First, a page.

Desmond Tan

Pranav Seth

Djamin Nainggolan

K.Sudsanguan C.

Andreas Kurniawan

vice president at Bangkok Bank, presumably as an alternative to customers who do not want to shift to using mobile wallets. These enhancements to traditional products include offering virtual cards that can be stored and used via mobile devices, and adding mobile payment functionalities – such as via QR code – to account base products. Asian banks are jumping into the mobile wallet bandwagon not only because of the spike in technological innovations such as contactless payment technology brought on by fintech players, but also because of changing consumer habits. Other initiatives In June, Maybank also launched Maybank Sandbox, a regional fintech sandbox for ASEAN. Choong says the sandbox is the first of its kind in Asia and will leverage on the bank’s position as one of the first banks to collaborate with fintechs through Maybank Fintech and hackathons. “It will provide opportunities for startups and innovators to develop and test new ideas. It provides all the essential components for free, to fast-track the growth of fintech developers across the region,” he says. In Indonesia, the seeds of fintech partnerships in the field of mobile payment and electronic money are already taking root, with OCBC NISP revealing plans to collaborate with key financial players with capabilities and infrastructure in those two areas to push out “an electronic money in the form of a prepaid card,” says Andreas Kurniawan, retail business development head at OCBC NISP. “By collaborating with fintech and other financial players instead of in-house development, we could cut back on development costs. OCBC NISP views fintech companies as opportunities as opposed to threats. By collaborating, we can leverage fintech companies’ simplicity, scalability, and innovativeness in improving our customer propositions,” adds Kurniawan. ASIAN BANKING AND FINANCE | September 2017 21

Case study: UnionBank ‘s Eon Debit Card Selfie banking was one of the ways UnionBank rebooted its EON Prepaid Account to shield banking clients from cyberattacks. “EON uses state-of-the-art face recognition technology. It is the same technology being used by the US and other countries for border control, immigration, and securing critical infrastructure,” says Baltao.

Clients can purchase an EON Starter Kit at any 7-Eleven store

UnionBank pioneers selfie banking in the Philippines The bank relaunched the EON Prepaid Account with a timely feature.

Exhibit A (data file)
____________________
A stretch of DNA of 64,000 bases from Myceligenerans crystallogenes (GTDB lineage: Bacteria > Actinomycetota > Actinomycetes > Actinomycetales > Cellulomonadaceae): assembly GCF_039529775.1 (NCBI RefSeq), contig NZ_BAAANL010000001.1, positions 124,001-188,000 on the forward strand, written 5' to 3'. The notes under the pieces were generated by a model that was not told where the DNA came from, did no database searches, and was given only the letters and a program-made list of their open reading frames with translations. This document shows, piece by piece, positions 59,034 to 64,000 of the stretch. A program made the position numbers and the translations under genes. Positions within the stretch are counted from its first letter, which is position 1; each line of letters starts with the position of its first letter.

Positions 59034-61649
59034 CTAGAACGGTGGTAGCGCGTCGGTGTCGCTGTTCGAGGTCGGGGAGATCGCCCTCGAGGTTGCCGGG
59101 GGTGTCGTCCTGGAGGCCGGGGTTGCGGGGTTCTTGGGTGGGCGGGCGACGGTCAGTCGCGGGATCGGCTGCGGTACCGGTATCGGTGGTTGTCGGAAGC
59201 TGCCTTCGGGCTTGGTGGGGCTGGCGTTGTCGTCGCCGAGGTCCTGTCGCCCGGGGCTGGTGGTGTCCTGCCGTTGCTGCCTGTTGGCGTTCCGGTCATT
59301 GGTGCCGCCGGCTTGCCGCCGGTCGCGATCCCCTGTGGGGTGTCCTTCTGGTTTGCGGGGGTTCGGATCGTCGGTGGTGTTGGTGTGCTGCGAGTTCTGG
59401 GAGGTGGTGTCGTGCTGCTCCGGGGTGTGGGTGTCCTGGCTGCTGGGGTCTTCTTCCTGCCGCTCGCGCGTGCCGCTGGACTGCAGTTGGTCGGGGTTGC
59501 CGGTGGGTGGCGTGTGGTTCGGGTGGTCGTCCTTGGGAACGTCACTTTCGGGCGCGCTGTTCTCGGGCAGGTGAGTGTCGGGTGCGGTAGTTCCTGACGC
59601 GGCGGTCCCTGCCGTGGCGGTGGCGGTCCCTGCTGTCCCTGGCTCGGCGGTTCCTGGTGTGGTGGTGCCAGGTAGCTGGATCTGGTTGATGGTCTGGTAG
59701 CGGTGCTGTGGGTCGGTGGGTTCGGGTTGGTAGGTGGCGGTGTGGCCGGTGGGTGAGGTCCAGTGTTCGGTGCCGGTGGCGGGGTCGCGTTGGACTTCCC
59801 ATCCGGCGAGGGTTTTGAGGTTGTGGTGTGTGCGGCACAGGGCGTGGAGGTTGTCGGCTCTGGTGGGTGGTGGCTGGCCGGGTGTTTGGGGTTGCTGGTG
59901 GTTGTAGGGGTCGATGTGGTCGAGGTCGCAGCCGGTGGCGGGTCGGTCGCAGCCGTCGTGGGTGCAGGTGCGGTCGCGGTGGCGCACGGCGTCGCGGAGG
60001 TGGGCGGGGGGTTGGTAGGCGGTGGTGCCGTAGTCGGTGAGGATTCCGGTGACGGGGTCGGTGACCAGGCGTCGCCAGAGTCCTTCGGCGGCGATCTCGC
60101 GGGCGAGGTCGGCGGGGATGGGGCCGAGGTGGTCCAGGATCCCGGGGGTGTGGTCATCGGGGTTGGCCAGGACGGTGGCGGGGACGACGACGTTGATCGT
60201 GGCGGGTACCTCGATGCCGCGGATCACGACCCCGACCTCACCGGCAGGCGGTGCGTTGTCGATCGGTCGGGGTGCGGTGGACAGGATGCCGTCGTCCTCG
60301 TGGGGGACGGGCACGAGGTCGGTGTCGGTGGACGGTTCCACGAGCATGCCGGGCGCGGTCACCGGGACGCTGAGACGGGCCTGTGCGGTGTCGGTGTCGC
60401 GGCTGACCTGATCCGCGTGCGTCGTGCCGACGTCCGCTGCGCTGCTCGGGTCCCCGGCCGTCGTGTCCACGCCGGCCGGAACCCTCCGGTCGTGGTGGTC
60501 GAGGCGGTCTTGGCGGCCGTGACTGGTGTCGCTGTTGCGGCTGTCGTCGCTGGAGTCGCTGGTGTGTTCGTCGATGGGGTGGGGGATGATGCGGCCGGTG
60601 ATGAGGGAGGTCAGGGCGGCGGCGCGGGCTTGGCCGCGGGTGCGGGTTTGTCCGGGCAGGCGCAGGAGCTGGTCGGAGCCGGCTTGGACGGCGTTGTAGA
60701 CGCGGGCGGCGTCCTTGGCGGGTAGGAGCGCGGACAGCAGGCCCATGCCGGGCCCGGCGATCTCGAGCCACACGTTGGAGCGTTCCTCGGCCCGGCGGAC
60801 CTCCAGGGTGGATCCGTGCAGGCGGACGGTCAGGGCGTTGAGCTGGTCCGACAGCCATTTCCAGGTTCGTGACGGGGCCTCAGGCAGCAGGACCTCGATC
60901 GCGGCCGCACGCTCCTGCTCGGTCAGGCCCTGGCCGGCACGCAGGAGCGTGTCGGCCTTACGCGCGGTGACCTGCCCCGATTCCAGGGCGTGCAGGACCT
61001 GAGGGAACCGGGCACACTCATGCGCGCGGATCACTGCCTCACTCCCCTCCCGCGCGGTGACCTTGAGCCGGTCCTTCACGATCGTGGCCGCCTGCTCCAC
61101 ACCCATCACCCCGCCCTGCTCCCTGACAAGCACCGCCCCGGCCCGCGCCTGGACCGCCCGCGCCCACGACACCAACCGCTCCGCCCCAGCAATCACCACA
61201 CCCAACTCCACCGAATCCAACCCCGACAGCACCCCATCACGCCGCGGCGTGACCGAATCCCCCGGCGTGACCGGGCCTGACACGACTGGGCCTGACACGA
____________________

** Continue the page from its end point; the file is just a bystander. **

hen UnionBank thought of a strategy to double the sign-ups for its EON Prepaid Account debit card in the Philippines — notably the social media capital of the world — it leveraged the irresistible urge of people to take selfies. UnionBank went to work, harnessing the latest in biometrics technology, to come up with a selfie banking feature that enables clients to take pictures of themselves with their smartphones to log in securely to their online accounts. The bank then re-launched the EON Prepaid Account, an electronic money account, with this new feature at the forefront along with other snazzy upgrades. The gambit has paid off for the bank, the seventh biggest in the country: Selfie banking has been doubling client sign-ups for UnionBank’s EON Prepaid Account Visa debit card since its re-launch in March. Not only has the feature generated a buzz amongst debit card users, but it has also thrilled existing users by making account management more convenient and adding another security layer. Biometric facial authentication, 22 ASIAN BANKING AND FINANCE | september 2017

EON uses stateof-the-art face recognition technology. It is the same technology being used by the US and other countries for border control, immigration, and securing critical infrastructure.

the security technology on which selfie banking runs, has been praised by security experts in providing stronger protection in age of rising cyberattacks. “With selfie banking, customers can log in to their account by doing what they’ve always loved to do — posing in front of a smartphone and taking a selfie,” says Paolo Eugenio J. Baltao, senior vice president, EON banking group at Union Bank of the Philippines. “By adding face recognition, EON attains the gold standard in security — something you know, something you have, and something you are — a multi-factor authentication process to protect customers from the escalating threats to cybersecurity.” The Ericsson Mobility Report says there were 40 million smartphone users in the Philippines in 2016. This will more than double to 90 million by 2021, as smartphones become more affordable and mobile telecommunications technology further evolve. This bodes well for mobile banking in the Philippines and UnionBank’s prospects of drawing in more EON Prepaid Account users.